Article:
Calcipotriene treats plaque psoriasis. Avoid excessive sunlight. Wear a hat and clothes that cover the treated areas of your skin if you have to be in sunlight.
Calcipotriene is a prescription medication used to treat plaque psoriasis. Calcipotriene belongs to a group of drugs called synthetic vitamin D3 derivatives. The exact way calcipotriene works to treat plaque psoriasis is unknown.
This medication comes in the form of a foam. It is usually applied to the affected skin twice daily.
Common side effects of calcipotriene foam are irritation, redness, and itching of the skin treated.
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Uses of Calcipotriene
Calcipotriene is a prescription medicine used on the skin to treat plaque psoriasis in adults. This medication is a synthetic form of vitamin D.
Calcipotriene Brand Names
Calcipotriene Drug Class
Calcipotriene is part of the drug class:
Side Effects of Calcipotriene
The most common side effects of calcipotriene foam are:
- itching of the treated skin areas.
Calcipotriene foam can cause high levels of calcium in your blood (hypercalcemia). Symptoms of hypercalcemia include:
- Nausea and vomiting
- Loss of appetite
- Excessive thirst
- Frequent urination
- Abdominal pain
- Muscle weakness
- Muscle and joint aches
- Lethargy and fatigue
This is a potentially serious side effect. If you develop symptoms of hypercalcemia, call your doctor right away.
Tell your doctor if you have any side effect that bothers you or that does not go away. These are not all the possible side effects of calcipotriene. Ask your doctor or pharmacist for more information.
No calcipotriene drug interactions have been identified, however, you should tell your doctor about all the medicines you take including prescription and non-prescription medicines, vitamins, and herbal supplements. Not all drug interactions are known or reported and new drug interactions are continually being reported.
Tell your doctor if you are taking vitamin D or calcium supplements, lithium (Lithobid, Eskalith), or thiazide diuretics. All of these medications can increase calcium levels in the blood and when combined with calcipotriene, may lead to too high blood calcium levels (hypercalcemia).
- Do not use calcipotriene if you have been told by your doctor that you have a high level of calcium in your blood (hypercalcemia).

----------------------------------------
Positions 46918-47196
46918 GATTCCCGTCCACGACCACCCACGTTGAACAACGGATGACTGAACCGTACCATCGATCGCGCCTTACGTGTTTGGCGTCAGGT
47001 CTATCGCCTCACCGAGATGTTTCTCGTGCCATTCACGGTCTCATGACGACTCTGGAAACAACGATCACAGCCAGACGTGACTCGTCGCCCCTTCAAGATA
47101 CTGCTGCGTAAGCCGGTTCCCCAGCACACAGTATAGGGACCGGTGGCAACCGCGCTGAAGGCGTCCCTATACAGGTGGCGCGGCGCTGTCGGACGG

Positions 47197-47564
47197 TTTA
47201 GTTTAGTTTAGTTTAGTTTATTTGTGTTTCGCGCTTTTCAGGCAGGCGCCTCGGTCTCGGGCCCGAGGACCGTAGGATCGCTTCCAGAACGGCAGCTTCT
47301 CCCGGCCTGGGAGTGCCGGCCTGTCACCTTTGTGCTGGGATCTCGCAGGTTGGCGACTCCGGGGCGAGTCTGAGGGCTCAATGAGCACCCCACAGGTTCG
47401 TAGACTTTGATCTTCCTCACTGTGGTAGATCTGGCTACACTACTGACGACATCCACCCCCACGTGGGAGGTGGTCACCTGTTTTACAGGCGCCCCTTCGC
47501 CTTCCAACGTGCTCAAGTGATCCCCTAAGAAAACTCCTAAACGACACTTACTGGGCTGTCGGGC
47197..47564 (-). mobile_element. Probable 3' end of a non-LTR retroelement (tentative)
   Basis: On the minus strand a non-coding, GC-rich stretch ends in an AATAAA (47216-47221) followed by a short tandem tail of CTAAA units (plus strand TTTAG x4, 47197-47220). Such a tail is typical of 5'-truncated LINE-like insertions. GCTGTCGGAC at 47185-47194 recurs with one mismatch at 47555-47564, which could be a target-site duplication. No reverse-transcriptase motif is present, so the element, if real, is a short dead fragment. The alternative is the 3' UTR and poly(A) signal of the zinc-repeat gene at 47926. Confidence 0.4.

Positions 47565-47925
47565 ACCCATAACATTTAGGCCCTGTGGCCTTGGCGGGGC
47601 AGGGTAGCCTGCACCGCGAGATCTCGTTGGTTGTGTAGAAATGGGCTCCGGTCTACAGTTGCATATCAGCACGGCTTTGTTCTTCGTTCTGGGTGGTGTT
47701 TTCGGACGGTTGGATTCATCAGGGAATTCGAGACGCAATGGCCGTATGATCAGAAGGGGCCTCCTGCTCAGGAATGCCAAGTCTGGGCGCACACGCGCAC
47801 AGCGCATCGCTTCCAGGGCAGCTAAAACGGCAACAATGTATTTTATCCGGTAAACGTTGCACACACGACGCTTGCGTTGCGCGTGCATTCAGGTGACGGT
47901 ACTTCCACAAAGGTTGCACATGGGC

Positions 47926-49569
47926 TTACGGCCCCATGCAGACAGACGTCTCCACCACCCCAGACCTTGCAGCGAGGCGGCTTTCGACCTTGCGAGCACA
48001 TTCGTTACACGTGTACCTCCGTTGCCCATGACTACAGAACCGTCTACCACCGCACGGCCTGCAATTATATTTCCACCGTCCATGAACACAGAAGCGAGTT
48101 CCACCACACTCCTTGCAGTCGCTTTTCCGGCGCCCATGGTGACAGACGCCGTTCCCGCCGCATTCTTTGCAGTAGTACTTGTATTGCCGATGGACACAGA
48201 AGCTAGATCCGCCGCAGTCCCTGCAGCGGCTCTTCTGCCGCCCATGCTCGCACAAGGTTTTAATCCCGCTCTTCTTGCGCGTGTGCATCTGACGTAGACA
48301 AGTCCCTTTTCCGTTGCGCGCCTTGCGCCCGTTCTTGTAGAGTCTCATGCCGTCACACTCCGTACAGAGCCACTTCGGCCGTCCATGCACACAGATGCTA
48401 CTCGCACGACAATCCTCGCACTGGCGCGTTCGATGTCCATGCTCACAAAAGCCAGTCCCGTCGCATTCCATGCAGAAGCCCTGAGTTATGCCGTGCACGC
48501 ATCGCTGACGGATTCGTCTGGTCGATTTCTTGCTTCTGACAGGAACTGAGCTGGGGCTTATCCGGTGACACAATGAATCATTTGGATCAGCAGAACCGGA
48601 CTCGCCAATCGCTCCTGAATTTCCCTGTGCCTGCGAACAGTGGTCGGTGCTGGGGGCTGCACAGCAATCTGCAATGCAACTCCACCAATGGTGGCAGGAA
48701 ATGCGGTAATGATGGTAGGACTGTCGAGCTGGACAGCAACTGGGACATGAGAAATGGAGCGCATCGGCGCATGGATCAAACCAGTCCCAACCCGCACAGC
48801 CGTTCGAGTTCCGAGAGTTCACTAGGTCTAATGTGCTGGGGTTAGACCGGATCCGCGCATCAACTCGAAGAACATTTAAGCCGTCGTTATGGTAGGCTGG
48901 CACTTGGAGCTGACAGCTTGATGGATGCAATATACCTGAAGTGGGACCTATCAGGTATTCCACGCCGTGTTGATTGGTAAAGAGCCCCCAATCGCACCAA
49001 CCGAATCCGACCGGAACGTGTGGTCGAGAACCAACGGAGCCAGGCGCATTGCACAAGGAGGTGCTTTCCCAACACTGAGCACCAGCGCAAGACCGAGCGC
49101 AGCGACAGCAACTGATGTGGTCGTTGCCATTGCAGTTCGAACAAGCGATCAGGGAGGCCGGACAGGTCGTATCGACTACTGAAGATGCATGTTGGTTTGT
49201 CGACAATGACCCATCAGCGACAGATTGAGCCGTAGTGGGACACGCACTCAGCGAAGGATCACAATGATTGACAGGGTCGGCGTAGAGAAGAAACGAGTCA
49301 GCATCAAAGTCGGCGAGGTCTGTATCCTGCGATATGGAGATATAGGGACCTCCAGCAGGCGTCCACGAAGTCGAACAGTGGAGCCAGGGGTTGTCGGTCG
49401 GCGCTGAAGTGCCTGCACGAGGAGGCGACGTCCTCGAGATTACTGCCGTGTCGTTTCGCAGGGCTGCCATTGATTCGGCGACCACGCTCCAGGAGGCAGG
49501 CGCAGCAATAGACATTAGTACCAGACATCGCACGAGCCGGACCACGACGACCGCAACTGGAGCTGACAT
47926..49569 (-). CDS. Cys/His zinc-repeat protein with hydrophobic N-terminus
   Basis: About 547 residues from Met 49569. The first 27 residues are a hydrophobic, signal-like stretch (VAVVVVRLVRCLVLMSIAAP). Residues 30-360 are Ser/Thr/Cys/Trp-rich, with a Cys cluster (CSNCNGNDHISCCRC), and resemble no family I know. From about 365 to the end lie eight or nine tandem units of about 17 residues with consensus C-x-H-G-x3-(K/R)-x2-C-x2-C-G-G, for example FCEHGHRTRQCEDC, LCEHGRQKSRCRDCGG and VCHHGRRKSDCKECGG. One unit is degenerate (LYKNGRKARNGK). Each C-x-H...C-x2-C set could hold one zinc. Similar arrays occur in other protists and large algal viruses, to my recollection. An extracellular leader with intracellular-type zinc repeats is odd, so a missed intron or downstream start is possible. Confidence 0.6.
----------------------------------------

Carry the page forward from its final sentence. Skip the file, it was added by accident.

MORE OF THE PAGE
- Keep calcipotriene out of your eyes.
- Do not use calcipotriene if you are allergic to any of its ingredients.
- Avoid excessive exposure of the treated areas to either natural or artificial sunlight, including tanning beds and sun lamps.
- Avoid fire, flame, or smoking during and immediately following application since calcipotriene is flammable.
Calcipotriene Food Interactions
Medicines can interact with certain foods. In some cases, this may be harmful and your doctor may advise you to avoid certain foods. In the case of calcipotriene there are no specific foods that you must exclude from your diet when receiving calcipotriene.
Before you use calcipotriene, tell your doctor if you:
Calcipotriene and Pregnancy
Tell your doctor if you are pregnant or planning to become pregnant. It is not known if calcipotriene will harm your unborn baby.
Calcipotriene and Lactation
Tell your doctor if you are breastfeeding or plan to breastfeed. It is not known if calcipotriene passes into breast milk. Do not apply calcipotriene to the chest area if you are breastfeeding a baby. This will help to prevent the baby from accidentally getting calcipotriene into their mouth.
Apply calcipotriene foam exactly as prescribed.
- Calcipotriene is usually applied to the affected skin areas two times each day.
- Calcipotriene is for use on the skin only. Do not get the foam in your eyes, mouth or vagina.
- Calcipotriene foam is flammable. Avoid fire, flame, or smoking during and right after you apply foam to your skin.
- Avoid excessive sunlight. Wear a hat and clothes that cover the treated areas of your skin if you have to be in sunlight.
Applying calcipotriene foam
- Before applying calcipotriene for the first time, break the tiny plastic piece at the base of the can’s rim by gently pushing back (away from the piece) on the nozzle.
- Shake the can before use.
- Turn the can upside down and press the nozzle.
- Dispense a small amount of foam into the palm of your hand.
- Use enough foam to cover the affected area with a thin layer. Gently rub the foam into the affected area until it disappears into the skin.
- Avoid getting foam in or near the eyes, mouth, or vagina. Wash hands after applying calcipotriene (excluding affected areas of the hands).
Use calcipotriene as directed by your doctor. Follow the directions on your prescription label carefully. Do not adjust your dose without the advice of your doctor.
Calcipotriene Foam is usually applied to the affected skin areas two times each day.
Talk to your doctor if your skin does not improve after treatment with calcipotriene foam after 8 weeks.
If you use too much calcipotriene, call your local Poison Control Center or seek emergency medical attention right away.
- Do not place calcipotriene foam in the refrigerator or freezer.
- Store at room temperature.
- Keep this and all medications out of the reach of children.